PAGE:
What's Next for the Marketing Technology Landscape in 2017 - eMarketer

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What's Next for the Marketing Technology Landscape in 2017

February 15, 2017 | Marketing


Brian Andersen
Partner
Luma Partners

A lot transpired within the marketing technology space last year, but 2017 will be a pivotal year for advancements in omnichannel integration. Brian Andersen, partner at investment bank Luma Partners, which focuses on digital media and marketing technology, spoke with eMarketer’s Nicole Perrin about the progress he expects to see in 2017.

eMarketer: What were the biggest developments in the marketing technology space in 2016?

Brian Andersen: There were a couple of important mergers and acquisitions. Salesforce buying [data-management platform] Krux was interesting, because everything Salesforce has done to date has been about known users. Krux—and DMPs by nature—generally involve more anonymous data. It’s a different data set than Salesforce has ever managed, but DMPS are the center of powering audience buying and personalization based on non-PII [non-personally identifiable information] data. That enables some really interesting things for Salesforce. It’ll be interesting to watch its next move.

The second [biggest development] is Adobe buying TubeMogul. Generally, marketing clouds have been pretty allergic to media execution. Now, that integration will be natively built in. If you believe in true omnichannel marketing—where advertising and marketing are done in a holistic and coordinated manner—you need to have those close ties. It’ll be interesting to watch what Adobe does with that and whether the other marketing clouds follow.

“Customers slam marketing clouds largely because of integration. There are a number of challenges to providing true omnichannel marketing.”

eMarketer: What was the biggest trend you saw in the marketing technology space in 2016?

Andersen: The focus on identity and identity solutions in the industry. It’s all under the premise of planning the right message at the right time to the right person. In order to find the right person, you need robust identity solutions.

eMarketer: What do you see coming in 2017?

Andersen: A move toward orchestration across channels. Customers slam marketing clouds largely because of integration. There are a number of challenges to providing true omnichannel marketing—especially if it’s marketing and advertising together, like getting your data assets in place and having the organizational structures within your company set in a way to enable that, rather than by individual silos. There’s also the technical capabilities—which is where artificial intelligence comes into the equation as well—of figuring out what to send to which person, through what channel and at what time.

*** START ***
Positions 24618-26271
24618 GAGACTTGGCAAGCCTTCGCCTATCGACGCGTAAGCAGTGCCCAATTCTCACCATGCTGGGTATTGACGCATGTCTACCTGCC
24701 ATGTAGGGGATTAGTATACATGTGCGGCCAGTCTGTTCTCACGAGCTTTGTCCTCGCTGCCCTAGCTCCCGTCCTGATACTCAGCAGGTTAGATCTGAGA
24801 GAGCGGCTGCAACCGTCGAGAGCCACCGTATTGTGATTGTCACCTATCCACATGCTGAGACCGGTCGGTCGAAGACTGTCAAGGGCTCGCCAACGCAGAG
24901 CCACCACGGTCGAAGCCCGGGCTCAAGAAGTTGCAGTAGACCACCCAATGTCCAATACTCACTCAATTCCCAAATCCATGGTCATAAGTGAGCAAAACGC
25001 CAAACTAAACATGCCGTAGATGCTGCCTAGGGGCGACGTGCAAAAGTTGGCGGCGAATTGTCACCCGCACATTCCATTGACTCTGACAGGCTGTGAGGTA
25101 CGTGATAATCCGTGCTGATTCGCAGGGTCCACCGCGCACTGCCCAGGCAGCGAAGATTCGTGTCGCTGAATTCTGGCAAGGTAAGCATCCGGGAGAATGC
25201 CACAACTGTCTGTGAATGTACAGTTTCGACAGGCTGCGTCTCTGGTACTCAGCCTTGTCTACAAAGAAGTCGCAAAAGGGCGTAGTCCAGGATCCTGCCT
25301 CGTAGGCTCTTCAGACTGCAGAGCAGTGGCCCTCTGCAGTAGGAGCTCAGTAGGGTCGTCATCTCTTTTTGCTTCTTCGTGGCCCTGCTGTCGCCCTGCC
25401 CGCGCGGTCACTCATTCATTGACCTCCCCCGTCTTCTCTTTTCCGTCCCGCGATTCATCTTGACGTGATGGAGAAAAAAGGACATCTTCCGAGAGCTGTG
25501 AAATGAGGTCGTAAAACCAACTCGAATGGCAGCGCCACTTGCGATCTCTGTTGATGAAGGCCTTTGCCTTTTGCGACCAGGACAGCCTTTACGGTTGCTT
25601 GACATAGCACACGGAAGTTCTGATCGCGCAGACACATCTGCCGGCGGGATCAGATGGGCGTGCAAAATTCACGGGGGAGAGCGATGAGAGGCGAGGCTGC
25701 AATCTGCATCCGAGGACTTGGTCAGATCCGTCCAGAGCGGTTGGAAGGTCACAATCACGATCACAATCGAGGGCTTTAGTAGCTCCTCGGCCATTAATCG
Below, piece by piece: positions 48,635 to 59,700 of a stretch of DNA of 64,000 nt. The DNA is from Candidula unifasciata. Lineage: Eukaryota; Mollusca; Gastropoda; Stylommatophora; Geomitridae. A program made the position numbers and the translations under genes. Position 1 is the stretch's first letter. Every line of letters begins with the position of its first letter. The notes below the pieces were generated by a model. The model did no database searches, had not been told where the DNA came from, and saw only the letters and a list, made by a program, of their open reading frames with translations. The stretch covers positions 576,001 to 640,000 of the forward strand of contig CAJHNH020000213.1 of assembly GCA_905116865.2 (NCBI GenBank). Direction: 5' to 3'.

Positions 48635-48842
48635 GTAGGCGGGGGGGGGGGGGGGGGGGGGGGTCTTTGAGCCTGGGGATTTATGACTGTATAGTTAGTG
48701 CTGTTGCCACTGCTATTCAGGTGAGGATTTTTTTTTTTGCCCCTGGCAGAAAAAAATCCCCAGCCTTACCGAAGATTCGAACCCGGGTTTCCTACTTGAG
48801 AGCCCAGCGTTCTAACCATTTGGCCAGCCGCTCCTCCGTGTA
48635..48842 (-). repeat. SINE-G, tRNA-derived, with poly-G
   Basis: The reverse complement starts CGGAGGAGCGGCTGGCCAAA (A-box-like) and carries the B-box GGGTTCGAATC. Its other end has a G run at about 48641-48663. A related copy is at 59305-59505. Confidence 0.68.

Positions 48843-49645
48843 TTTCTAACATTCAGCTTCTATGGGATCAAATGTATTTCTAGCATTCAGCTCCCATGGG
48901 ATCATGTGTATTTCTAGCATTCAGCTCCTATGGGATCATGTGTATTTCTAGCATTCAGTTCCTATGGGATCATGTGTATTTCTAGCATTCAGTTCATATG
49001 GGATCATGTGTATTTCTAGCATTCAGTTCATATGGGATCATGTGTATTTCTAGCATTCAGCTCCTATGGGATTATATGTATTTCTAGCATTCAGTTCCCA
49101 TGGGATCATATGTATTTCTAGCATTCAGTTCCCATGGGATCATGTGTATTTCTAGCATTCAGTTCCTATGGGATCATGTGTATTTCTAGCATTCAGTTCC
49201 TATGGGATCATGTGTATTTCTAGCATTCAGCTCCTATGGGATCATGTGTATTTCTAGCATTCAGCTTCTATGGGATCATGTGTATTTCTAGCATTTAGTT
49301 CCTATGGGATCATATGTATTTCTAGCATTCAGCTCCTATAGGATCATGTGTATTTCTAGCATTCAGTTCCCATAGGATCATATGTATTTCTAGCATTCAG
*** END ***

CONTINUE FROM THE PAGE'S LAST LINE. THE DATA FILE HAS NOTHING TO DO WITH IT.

Instead of having a journey builder-type capability that’s coordinating ... your emails, it means having a similar system that’s more broadly and holistically coordinating your marketing and advertising interactions together, and that’s hard to do.

eMarketer: Will marketers get closer to achieving that this year?

Andersen: Nobody can do it now. You’ll see the marketing clouds do more pure blocking, tackling integration with their products and adding capabilities to their portfolio that will enable much better orchestration. I imagine you will see announcements along these lines from marketing clouds that will be both internal development integration as well as potential mergers and acquisitions.

eMarketer: Does that mean single-vendor solutions have a better future than the best-of-breed stacks that seem to be preferred?

Andersen: Right now, best-of-breed [stacks] are preferred. But when the enterprises that use one of the major marketing clouds have a new need, even if they prefer a different solution, it might not be as coordinated [compared with] the other tools they’re already using. I believe in the best of breed, but there’s a strong case for buying packages from a certain vendor as long as they’ve done the work to integrate those solutions.

eMarketer: What do investors think of the marketing technology space? Do they view it like ad tech?

Andersen: If you do a rough cut between the two, it’s based on pricing models. If it’s a media-based model—for example, it’s arbitrage like an ad network—that’s ad tech. If it’s a SaaS [software as a service] subscription business, generally that’s [marketing technology].

Investors have invested an incredible amount on ad tech. They feel the space is saturated, and they’re right. But they realize there is still a growing market for the fundamental drivers, like the move to programmatic advertising. We’ve seen a lot more investing lately in marketing technology, but it’s starting to taper off and become more about sales technology and other areas.

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